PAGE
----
Mary Jean Price Walls, A Testament To MSU's Past Discrimination, Dies
Missouri State University is mourning the loss of an iconic figure who helped shape the path of the institution, even though she was denied the opportunity to study there. Mary Jean Price Walls died Monday, according to a statement from the university.
As a teenager growing up in post-war Springfield, Walls was undeniably bright and dedicated: she graduated salutatorian of her high school class, then set her sights on college.
But in 1950, Southwest Missouri State was still an all-white college, due to the racist policies of segregation.
Walls was the daughter of a Black woman and a white man, and she had attended Lincoln High School—the school designated for African Americans during the days of segregation. She spoke to KSMU's Jennifer Moore in 2012 for a story on NPR's Morning Edition.
"I kept waiting and waiting and waiting, and I never got an answer. I always had the hope, but I never got a formal 'yes' or 'no,' " she said in 2012.
What she didn’t know in 1950 was that her application had created some shock waves in the top circles of Missouri’s higher education leadership. A series of letters between the presidents of the state’s public colleges and universities refer to her as “the colored girl” who was seeking admission.
The formal minutes from the university’s board of regents’ special meeting showed her application was eventually denied by eight white men.
So instead of fulfilling her dream of becoming a teacher, she married a welder and raised eight children. She cleaned houses for white families, and then worked as a janitor until she retired in 2009.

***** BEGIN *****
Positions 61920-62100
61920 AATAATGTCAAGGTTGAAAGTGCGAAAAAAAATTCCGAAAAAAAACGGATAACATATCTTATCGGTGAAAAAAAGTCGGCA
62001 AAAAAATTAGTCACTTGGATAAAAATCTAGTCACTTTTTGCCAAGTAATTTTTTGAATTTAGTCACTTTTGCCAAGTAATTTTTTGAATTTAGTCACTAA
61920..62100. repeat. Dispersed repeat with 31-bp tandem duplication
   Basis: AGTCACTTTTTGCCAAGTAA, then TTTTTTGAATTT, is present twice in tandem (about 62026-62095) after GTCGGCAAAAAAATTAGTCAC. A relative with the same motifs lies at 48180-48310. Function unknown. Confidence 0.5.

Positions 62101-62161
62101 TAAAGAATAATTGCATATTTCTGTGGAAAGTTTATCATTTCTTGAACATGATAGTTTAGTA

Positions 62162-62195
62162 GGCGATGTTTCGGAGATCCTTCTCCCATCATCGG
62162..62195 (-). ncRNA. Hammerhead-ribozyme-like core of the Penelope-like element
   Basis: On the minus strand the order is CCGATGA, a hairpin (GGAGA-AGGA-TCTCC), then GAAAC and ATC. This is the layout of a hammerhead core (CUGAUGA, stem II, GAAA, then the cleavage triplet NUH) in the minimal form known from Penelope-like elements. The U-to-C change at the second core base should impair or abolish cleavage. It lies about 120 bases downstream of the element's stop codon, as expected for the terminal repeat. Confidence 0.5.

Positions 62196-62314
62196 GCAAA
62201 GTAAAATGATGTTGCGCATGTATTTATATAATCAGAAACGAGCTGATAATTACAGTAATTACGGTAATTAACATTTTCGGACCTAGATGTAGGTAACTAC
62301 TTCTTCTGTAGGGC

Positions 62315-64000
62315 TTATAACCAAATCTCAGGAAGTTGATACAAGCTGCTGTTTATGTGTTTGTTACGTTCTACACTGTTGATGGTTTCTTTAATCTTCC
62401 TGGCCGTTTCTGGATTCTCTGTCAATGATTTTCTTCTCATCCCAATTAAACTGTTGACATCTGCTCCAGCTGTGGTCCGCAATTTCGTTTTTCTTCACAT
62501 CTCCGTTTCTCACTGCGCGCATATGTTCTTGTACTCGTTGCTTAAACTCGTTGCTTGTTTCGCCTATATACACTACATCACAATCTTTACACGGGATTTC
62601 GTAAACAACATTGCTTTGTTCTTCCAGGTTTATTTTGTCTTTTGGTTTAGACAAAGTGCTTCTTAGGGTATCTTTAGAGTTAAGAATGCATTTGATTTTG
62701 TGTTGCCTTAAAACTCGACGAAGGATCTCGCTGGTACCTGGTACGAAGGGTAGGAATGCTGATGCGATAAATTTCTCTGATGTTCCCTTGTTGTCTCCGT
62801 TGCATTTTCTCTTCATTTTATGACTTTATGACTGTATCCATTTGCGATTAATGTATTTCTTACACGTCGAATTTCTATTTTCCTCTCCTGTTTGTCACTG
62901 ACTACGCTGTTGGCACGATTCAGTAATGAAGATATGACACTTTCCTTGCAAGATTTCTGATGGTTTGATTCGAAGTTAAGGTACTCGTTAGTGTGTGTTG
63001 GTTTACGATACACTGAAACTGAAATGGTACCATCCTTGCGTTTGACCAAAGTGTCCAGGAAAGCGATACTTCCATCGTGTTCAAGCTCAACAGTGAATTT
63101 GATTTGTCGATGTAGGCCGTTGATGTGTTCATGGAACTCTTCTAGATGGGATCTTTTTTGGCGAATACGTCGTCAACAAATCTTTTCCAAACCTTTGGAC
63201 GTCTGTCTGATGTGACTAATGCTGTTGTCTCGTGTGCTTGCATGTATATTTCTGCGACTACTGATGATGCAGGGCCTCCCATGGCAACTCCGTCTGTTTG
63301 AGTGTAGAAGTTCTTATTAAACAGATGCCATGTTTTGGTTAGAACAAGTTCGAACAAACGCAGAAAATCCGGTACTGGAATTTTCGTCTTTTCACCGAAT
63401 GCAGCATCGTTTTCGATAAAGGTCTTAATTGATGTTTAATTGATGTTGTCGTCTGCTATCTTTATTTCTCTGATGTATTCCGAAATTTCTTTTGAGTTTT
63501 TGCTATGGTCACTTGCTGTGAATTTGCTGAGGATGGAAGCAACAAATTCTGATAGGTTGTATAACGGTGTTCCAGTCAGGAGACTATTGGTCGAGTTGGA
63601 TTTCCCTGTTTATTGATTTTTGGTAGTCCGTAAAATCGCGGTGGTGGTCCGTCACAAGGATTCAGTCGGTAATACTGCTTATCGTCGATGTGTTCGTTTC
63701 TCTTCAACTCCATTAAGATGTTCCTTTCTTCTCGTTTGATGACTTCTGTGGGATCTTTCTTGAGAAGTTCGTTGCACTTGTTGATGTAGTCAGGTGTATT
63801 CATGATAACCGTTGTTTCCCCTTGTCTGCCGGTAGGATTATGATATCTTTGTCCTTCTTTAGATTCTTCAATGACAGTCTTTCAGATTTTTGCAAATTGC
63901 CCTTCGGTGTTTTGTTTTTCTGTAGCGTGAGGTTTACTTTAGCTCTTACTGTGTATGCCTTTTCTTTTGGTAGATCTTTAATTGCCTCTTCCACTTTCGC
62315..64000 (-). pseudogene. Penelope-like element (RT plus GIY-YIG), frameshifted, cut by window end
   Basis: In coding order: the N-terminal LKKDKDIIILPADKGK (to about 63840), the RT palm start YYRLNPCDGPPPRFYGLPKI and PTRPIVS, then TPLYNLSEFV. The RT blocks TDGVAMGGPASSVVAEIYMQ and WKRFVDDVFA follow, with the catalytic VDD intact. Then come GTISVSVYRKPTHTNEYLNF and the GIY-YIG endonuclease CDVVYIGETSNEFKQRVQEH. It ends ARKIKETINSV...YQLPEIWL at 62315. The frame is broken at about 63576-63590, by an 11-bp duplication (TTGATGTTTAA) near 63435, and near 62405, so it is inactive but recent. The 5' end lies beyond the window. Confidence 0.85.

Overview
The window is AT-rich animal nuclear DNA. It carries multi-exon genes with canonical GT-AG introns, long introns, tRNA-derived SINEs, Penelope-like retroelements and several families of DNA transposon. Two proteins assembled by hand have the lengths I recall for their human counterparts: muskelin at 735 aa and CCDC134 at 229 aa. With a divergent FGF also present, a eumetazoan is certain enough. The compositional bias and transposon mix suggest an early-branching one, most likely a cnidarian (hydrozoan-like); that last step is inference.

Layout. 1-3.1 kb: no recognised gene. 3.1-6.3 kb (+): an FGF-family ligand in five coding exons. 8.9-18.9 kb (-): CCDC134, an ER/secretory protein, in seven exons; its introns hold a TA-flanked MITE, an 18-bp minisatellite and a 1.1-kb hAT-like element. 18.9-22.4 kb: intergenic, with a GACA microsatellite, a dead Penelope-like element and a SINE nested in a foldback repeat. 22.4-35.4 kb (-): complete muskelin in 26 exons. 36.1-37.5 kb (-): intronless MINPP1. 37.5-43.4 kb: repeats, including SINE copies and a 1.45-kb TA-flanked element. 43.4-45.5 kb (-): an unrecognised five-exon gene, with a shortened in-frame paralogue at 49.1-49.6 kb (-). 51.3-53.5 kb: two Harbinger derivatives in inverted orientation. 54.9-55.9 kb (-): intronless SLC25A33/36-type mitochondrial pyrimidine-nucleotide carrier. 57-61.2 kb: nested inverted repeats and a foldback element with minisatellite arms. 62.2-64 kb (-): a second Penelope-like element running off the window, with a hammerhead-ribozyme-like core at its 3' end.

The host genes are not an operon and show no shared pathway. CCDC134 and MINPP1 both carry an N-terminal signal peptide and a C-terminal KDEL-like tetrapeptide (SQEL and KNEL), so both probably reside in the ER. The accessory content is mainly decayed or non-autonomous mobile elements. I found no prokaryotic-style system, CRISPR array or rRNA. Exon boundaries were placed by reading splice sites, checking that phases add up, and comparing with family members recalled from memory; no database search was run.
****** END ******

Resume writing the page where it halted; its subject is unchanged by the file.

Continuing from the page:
A generation later, her son, Terry, discovered the eloquent letter his mother had typed on fragile, onion-skin paper and sent to the university registrar.
"My Dear Mr. Thompson, I desire at this time to explain why I want to enter the college and why I believe my application should be granted. If denied admission, I must either abandon my ambition, or go elsewhere to obtain the same advantages which could be made available to me at home. My parents are not well-to-do ... " the letter begins.
He eventually graduated from the same university that had denied his mother admission all those years ago. Mary Jean Price Walls watched from the audience.
In 2010, Missouri State University recognized that Walls had been robbed of one of life’s greatest achievements and awarded her an honorary bachelor’s degree. More recently, MSU named its multicultural resource center in her honor.
In her later years, she said she bore no ill feelings toward the administrators who had prevented her from attending the institution.
In a statement issued this week, MSU President Clif Smart mourned her passing, saying that Mary Jean Price Walls is “a reminder of our history of discrimination which we continue to work to overcome.”